Merging custom apps with Bluetooth Low Energy sensors.
Use the friendly drag-and-drop UI to create new and innovative apps integrating BLE sensors.
Pocket Code can now provide in-app help!
The goal of this project is to extend the capabilities of Pocket Code into a customizable, generic, user-friendly Smartphone application that can interact with BLE devices. The extended version of Pocket Code will have support for all the sensors in Sensor Tag and will serve as a model for young and novice app developers (who are new to the concept) as a way of seamlessly integrating external sensors within their app with the help of Pocket Code. This gives birth to a new practice in software development where peripherals are used to receive meaningful data for a mobile application contrary to majority Bluetooth peripherals in the market today which are used primarily for data output (watches, speakers etc.)
The project will allow users to use drag-and-drop UI widgets and instructions to create their own custom scripts or programs that will be sent to the SoC on Sensor Tag as instruction sets to access and retrieve data from the selected sensors.The application is a platform that allows people of all age group and from all backgrounds to develop creative android applications with the help of intuitive and informative in-app tutorials, without having to possess prior programming knowledge.
Also, users will be able to use the drag-and-drop interface to use the data from Sensor Tag in various ways to create their own applications. For example, a user might create a game that can utilize some particular sensors and integrate them in their own UI for presentation purposes. Since the UI will be based on Pocket Code, all development-related functionalities of Pocket Code can be extended to the Smartphone application, integrating the interface from Sensor Tag within it.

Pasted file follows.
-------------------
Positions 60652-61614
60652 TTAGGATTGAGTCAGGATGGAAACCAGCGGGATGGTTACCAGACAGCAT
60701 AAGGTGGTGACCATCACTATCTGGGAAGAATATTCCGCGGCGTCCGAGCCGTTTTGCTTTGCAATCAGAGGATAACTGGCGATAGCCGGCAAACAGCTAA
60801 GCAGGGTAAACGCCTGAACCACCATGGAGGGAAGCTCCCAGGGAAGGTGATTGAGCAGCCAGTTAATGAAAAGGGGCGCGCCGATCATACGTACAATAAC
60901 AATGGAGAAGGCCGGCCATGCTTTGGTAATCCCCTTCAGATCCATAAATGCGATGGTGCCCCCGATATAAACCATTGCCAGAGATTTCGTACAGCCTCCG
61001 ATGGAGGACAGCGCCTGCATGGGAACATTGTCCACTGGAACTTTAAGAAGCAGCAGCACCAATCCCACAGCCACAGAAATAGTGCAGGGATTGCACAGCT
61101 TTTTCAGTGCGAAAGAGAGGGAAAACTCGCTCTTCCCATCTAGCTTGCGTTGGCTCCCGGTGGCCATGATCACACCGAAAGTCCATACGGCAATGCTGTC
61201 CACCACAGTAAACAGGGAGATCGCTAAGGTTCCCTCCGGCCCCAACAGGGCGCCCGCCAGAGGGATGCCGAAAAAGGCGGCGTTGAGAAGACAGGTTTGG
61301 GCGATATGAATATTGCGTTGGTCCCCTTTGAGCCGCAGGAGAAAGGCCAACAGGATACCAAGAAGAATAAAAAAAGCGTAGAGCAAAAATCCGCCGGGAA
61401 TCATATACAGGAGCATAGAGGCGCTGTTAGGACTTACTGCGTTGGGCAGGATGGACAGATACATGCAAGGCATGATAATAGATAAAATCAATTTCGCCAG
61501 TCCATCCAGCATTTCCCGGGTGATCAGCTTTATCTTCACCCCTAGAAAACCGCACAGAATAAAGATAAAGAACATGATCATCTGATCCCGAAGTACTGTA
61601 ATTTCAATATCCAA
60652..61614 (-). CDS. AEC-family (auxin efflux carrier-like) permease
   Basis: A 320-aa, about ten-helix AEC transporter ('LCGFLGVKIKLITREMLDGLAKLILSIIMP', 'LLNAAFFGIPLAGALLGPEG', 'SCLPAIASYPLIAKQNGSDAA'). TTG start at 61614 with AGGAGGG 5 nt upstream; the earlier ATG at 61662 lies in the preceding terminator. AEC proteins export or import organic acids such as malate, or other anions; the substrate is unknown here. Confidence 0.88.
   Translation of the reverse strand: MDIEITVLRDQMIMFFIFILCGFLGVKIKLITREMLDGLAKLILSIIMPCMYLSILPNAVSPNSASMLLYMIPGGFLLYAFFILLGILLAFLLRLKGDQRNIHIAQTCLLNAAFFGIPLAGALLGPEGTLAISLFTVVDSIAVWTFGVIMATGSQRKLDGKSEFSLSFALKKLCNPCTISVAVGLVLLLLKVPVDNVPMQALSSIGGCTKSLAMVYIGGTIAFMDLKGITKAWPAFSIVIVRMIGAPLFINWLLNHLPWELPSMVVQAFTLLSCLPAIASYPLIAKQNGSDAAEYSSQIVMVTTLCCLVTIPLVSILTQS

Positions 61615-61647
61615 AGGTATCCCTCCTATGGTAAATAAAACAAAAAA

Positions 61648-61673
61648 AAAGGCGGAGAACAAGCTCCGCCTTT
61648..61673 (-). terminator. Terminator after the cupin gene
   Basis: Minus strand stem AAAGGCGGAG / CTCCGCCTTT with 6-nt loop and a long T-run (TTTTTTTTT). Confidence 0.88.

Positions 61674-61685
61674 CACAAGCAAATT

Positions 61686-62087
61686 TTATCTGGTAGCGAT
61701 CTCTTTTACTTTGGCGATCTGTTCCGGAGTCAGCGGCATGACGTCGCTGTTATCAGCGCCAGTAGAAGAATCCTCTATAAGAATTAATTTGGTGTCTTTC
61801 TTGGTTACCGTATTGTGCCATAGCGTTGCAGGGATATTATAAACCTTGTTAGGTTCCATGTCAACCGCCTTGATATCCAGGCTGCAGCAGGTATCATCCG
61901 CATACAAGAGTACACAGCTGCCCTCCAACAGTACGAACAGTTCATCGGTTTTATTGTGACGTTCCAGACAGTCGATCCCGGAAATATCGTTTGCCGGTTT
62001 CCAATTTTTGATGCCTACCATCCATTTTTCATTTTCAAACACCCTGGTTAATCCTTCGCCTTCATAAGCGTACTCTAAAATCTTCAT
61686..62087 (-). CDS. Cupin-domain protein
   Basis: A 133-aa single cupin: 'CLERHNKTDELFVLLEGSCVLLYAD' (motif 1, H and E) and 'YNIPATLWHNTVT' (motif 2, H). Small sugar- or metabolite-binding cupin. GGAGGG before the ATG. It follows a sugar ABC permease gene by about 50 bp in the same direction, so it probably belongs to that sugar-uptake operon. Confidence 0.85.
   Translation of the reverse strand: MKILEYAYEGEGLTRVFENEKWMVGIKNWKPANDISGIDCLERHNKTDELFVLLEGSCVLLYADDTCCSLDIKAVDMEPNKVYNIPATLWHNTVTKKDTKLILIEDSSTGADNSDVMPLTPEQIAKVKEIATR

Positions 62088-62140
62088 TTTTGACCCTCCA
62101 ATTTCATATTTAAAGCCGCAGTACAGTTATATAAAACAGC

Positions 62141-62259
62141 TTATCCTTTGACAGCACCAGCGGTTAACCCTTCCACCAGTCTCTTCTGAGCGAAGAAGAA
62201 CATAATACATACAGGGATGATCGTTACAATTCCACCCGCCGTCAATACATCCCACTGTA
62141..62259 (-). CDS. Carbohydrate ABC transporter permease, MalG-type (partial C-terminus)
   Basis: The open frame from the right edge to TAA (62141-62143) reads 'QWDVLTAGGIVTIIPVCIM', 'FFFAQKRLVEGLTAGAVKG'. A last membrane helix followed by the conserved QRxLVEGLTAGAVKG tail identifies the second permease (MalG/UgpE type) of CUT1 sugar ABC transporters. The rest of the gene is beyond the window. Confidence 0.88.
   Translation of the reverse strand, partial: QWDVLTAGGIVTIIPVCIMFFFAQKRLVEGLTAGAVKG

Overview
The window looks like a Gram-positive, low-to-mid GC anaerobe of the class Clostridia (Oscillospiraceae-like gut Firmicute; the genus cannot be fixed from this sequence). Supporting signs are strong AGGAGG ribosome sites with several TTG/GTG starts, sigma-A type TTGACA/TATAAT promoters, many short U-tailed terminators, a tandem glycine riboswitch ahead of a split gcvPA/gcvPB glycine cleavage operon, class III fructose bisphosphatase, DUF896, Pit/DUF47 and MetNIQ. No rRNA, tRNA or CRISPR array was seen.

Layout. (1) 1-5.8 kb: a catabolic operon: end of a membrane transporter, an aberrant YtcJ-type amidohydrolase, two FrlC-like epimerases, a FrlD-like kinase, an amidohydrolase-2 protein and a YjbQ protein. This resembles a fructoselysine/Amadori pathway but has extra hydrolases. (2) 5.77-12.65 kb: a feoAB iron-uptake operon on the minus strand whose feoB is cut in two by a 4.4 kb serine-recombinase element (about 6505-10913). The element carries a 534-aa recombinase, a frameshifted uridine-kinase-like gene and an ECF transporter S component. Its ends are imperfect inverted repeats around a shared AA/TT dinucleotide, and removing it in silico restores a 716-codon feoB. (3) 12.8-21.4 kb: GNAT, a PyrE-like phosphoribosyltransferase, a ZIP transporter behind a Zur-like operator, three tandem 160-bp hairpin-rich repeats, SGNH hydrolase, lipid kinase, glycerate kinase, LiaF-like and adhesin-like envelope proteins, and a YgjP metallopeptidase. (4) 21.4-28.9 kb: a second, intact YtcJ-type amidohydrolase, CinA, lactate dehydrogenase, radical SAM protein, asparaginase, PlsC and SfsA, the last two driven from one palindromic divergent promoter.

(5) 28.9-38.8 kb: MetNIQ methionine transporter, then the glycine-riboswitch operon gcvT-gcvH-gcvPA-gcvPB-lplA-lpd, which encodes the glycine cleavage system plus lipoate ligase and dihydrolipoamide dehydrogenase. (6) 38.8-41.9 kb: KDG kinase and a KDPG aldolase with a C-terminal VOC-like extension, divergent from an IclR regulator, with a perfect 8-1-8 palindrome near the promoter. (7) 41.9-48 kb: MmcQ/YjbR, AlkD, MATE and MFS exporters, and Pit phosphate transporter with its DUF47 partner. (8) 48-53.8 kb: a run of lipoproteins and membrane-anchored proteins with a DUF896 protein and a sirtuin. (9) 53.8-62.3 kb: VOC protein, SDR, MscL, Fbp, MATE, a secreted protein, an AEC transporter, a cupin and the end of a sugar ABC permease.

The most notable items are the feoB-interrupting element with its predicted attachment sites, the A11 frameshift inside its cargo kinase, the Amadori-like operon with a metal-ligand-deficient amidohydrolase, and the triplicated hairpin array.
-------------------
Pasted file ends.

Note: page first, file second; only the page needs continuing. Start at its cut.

As shown in the UML diagram, the primary actor for our application is the Smartphone app user – including a wide range of audience, children, adults or developers. The User is our primary stakeholder, interested in making a customized application using the drag-and-drop interface on their Smartphones using Pocket Code. The User may also want to use data from BLE devices like the Sensor Tag and incorporate them in the application logic in their Pocket Code applications. This can be done seamlessly within the Pocket Code’s original drag-and-drop user interface. Finally, the User wants to run their custom-built application (games, tools, etc.) on their smart device which utilize and/or display computations and/or animations based on the sensor data and app logic.
The user will have ready access to help materials and tutorials from within the app that will explain basics like how to use a particular ‘Brick’ or ‘Widget’. This will be particularly useful when dealing with sensor bricks as their initialization and logic manipulation might not be very intuitive for all users. This help material will also be very useful for younger users who are new to programming and aspire to learn more about application development in their formative years.
The other secondary actors in our use case are the Pocket Code engine (Catrobat) and Bluetooth 4.0 framework and the Texas Instruments Sensor Tag. The Bluetooth 4.0 framework supports applications acting as a sender or receiver of data while communicating with Classic Bluetooth or BLE devices. The Sensor Tag’s System on Chip houses various sensors that can interact with the smartphone (and by extension, our enhancement to Pocket Code) through the Bluetooth Smart framework.